Al Jazeera’s Morocco bureau chief given just three days to build defence case.
The second court session is due to resume at around 9am (08:00 GMT) at the Rabat First Instance Court with up to 20 defence lawyers, who volunteered to defend Al Jazeera, expected to attend.
The way the court is pushing ahead with the case with just a short three-day adjournment for lawyers to prepare, has led many human rights activists, journalists and lawyers to believe that the trial is politically motivated.
In previous cases against journalists in Morocco, proceedings were adjourned for at least a week and often two.
Khalid Soufiani, who is leading the defence team, told Al Jazeera that “this is a political trial”.
“All other ordinary cases in today’s hearings were shelved till September and October, except ours,” he said.
“Though we appealed to the judge to give us more time to better prepare our argument and to treat this case as any other ordinary one, he dismissed our appeal.”
Lhbib Haji, another defence lawyer, called it “bad faith from the authorities in order to speed up the indictment”.
“It is a clear violation of all human rights charters,” he said.
Haytham Menna, a spokesperson for the Arab Commission for Human Rights, concurred that “unfortunately, this is a political trial”.
“The withdrawal of press accreditation from Rachidi before the closure of the case is a political stance and not a judicial one. This stance does not show any respect to justice and can be explained only as a political decision.”
Two sides of story
Rachidi, who has pleaded not guilty, said that he did his job as journalist and provided two sides of the story in question.
But while he was surprised by the short term postponement, Rachidi expressed confidence in the Moroccan justice system.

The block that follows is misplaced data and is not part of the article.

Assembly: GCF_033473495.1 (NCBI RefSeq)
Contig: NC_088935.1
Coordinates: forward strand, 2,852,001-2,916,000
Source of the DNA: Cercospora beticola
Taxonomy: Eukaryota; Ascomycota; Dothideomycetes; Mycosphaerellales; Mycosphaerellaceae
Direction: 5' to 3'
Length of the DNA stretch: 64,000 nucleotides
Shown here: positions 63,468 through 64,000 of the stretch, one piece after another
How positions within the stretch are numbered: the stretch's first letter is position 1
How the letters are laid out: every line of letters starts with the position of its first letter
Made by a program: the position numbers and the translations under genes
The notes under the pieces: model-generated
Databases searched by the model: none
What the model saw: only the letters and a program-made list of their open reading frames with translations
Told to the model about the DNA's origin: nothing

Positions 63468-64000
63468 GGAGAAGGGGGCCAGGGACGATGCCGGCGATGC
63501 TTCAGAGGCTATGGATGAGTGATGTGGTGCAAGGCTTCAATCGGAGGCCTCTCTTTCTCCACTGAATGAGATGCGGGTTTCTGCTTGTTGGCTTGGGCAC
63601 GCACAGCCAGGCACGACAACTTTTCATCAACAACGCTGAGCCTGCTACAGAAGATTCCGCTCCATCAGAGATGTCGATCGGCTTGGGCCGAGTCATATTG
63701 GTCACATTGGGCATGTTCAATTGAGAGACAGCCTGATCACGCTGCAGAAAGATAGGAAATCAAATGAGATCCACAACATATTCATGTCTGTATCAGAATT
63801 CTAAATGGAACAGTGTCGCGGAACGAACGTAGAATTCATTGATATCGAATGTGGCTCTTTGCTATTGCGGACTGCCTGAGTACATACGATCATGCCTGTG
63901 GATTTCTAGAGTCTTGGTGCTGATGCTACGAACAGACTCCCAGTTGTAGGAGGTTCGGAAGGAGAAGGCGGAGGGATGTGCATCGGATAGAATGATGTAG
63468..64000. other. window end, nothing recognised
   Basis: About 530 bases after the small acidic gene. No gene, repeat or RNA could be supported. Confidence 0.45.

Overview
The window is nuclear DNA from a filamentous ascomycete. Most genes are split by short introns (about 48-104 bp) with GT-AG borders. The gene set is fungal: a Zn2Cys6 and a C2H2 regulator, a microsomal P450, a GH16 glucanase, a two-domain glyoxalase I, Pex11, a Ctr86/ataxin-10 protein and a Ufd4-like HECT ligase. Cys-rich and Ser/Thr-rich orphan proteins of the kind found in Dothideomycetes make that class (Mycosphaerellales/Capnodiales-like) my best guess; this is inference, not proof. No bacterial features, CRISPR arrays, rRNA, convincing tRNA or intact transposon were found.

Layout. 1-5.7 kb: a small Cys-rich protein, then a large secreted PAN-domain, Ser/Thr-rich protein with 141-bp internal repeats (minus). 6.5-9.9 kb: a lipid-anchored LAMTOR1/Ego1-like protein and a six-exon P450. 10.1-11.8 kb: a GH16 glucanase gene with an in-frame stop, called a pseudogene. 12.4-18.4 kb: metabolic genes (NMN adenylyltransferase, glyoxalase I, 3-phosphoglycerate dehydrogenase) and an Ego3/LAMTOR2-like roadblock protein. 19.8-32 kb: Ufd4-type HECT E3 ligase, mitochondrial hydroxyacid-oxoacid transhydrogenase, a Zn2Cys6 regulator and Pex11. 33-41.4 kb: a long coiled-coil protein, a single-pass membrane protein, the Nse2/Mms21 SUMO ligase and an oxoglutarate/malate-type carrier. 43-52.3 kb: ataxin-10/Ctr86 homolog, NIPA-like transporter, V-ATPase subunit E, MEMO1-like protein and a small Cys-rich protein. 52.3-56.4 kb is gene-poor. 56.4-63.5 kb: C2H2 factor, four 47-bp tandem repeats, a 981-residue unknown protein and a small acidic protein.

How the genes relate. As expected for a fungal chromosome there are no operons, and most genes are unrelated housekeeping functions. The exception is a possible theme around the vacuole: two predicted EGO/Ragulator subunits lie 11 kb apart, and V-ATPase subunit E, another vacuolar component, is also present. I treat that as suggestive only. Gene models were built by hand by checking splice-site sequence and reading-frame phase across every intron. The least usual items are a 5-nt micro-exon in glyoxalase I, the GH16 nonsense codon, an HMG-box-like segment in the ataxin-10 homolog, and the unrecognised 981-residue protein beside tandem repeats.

|Soufiani, right, and Menna agreed that the trial was politically motivated|
“I trust the Moroccan system of justice and all I want is a fair trial,” he said.
Rachidi is charged with reporting that people were killed in clashes with security forces in the southwestern port city of Sidi Ifni on June 7 during a protest over poverty and rising unemployment.
Moroccan authorities have rejected as “false” and “absurd” reports of deaths, saying that 48 people were injured, including 28 police officers, but that no deaths occurred.
Although Al Jazeera reported the government’s denial, the Rabat chief prosecutor’s office ordered a probe to determine how the false information was disseminated.
Rachidi was interrogated by the judiciary police for four hours and was charged on June 14 with publishing false information and conspiracy.
Minutes later, the Moroccan communication ministry withdrew his media accreditation.
The trial and the confiscation of Rachidi’s press accreditation further damaged the already strained relations between the kingdom and the channel.
In May, Morocco suspended Al Jazeera’s daily television news bulletin covering the Maghreb countries (Morocco, Algeria, Tunisia, Libya and Mauritania) from its studios in the Moroccan capital.
The decision, according to Khalid Naciri, the Moroccan communication minister and spokesman for the government, was due to technical and legal issues.
Rachidi is facing prosecution under Article 42 of the country’s press code.
“The press code requires that two conditions be satisfied in order to convict someone for publishing false information under Article 42,” lead defence lawyer Soufiani explained to Al Jazeera.
“The first condition is the publication of false information with the intention of bad faith and, second, that the publication disturbs the public order,” he said.
If convicted, Rachidi could be sentenced to a prison term of between one and 12 months and a fine of up to $13,750.